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Dear EarthTalk: I hear there’s a greener form of fracking for natural gas and oil that uses carbon dioxide instead of water to access underground reserves. Is this really better for the environment?           -- Jason Burroughs, Erie, PA

Hydraulic fracturing (known as “fracking”) is a method of causing fissures in underground shale rock formations to facilitate the extraction of otherwise inaccessible natural gas and oil. In a typical fracking operation, drillers inject a mixture of pressurized water and chemicals underground to fracture the rock and free up the gas and oil. Not widely employed in the U.S. until less than a decade ago, fracking has quickly become a major player in the U.S. energy scene. The resulting influx of cheap domestic natural gas—cleaner burning than the oil and coal it has replaced—is at least partly responsible for the fact that the U.S. has reduced its greenhouse gas emissions to the lowest levels since 1992.

EarthTalkWaterlessFracking
A typical fracking operation pumps some five million
gallons of water and chemicals underground to break
up the shale. About half the water is removed during
the oil and gas recovery process, leaving the other
half underground where it can contaminate aquifers
and degrade soils.  Credit: Flickr

Fracking has been good for oil companies, the economy and even our carbon footprint, but it doesn’t come without environmental cost. A typical fracking operation pumps some five million gallons of water and chemicals underground to break up the shale. About half the water is removed during the oil and gas recovery process, leaving the other half underground where it can contaminate aquifers and degrade soils.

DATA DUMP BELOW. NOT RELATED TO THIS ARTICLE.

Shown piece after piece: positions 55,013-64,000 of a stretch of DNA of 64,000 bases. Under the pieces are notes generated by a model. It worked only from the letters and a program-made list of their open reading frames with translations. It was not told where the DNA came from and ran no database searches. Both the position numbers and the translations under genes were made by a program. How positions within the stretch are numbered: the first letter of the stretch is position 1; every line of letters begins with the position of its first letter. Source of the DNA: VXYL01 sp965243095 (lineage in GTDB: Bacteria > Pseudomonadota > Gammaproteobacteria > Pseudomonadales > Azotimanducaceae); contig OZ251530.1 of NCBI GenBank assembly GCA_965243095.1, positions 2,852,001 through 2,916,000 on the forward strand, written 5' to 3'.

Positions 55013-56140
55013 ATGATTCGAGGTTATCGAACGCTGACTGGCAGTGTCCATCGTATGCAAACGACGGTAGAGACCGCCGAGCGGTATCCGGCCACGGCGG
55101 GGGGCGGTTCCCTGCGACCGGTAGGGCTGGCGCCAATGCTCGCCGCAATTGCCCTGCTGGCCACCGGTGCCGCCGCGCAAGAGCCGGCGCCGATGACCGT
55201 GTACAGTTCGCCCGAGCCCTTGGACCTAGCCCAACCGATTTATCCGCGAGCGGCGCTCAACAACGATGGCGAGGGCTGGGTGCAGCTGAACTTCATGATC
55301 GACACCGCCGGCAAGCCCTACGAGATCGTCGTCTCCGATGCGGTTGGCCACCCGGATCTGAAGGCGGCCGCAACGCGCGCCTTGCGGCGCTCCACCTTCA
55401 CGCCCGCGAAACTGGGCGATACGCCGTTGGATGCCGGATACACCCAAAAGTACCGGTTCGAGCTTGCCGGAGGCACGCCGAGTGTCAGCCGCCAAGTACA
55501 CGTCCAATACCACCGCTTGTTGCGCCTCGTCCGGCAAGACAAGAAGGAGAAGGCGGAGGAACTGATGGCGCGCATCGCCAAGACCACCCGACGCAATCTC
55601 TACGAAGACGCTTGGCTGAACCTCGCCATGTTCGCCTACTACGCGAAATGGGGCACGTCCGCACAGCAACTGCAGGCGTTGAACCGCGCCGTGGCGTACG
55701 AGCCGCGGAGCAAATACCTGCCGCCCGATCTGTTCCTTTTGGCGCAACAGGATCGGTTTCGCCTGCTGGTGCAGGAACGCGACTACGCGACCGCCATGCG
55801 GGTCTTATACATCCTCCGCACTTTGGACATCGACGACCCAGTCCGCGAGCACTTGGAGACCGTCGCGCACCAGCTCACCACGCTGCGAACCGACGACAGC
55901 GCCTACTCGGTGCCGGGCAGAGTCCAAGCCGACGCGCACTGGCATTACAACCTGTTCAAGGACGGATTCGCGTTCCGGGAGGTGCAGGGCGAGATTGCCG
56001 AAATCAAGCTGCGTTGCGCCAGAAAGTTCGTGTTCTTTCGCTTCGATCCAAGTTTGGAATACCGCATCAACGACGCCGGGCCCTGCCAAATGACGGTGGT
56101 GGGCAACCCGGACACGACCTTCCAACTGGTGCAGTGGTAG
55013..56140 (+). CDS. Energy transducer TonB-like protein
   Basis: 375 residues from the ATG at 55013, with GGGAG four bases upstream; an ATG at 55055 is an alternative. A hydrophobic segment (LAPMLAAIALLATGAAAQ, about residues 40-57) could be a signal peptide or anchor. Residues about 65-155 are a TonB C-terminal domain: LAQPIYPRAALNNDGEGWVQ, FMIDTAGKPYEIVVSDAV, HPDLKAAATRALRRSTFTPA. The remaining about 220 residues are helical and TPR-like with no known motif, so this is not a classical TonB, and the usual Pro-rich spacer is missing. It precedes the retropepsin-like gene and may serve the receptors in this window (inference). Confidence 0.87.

Enterprising petroleum engineers have been hard at work trying to find ways to frack without water. One promising alternative involves using carbon dioxide (CO2) to break up the underground shale instead of water.  “Fracking with carbon dioxide has a number of potential advantages,” reports Kevin Bullis in the MIT Technology Review. “Not only would it eliminate the need for millions of gallons of water per well, it would also eliminate the large amounts of wastewater produced in the process.”

He adds that CO2 may also yield more natural gas and oil than water, given the dynamics of how it works underground. Also, CO2 used in fracking can be recovered and used repeatedly. And once a well is done producing, it can be sealed up, sequestering the CO2 underground where it can’t add to global warming.

Researchers at the University of Virginia estimate that fracked sections of the Marcellus shale in the eastern U.S. could store over half of all U.S. CO2 emissions from power plants and other stationary sources over the next 20 years, with other shale formations providing significant additional storage.

Right now CO2-based fracking is uncommon, given the abundance of water in our biggest fracking regions and the logistical challenges in transporting a compressible gas to well sites safely and cheaply. But as fracking expands into politically charged areas, or arid regions where water is scarce, waterless fracking could become more common. Already, nearly half of the fracked wells drilled across the U.S. in 2011-2012 are in water-stressed areas, according to the sustainability-oriented non-profit, CERES. And a recent study from the consulting firm Wood Mackenzie concluded that many of the countries with the greatest promise for developing shale oil and gas through fracking suffer from water shortages.

Bullis says that one of the largest shale gas resources in the world is in China underneath 115,000 square miles of desert. “Piping in water would strain already tight supplies,” he says, but adds that China’s major use of coal-fired power plants means the country has plenty of CO2 it could be capturing and using.

CONTACTS: MIT Technology Review, www.technologyreview.com; “Estimating the Carbon Sequestration Capacity of Shale Formations Using Methane Production Rates,” http://pubs.acs.org/doi/abs/10.1021/es401221j.

EarthTalk® is written and edited by Roddy Scheer and Doug Moss and is a registered trademark of E - The Environmental Magazine (www.emagazine.com). Send questions to: This email address is being protected from spambots. You need JavaScript enabled to view it. .

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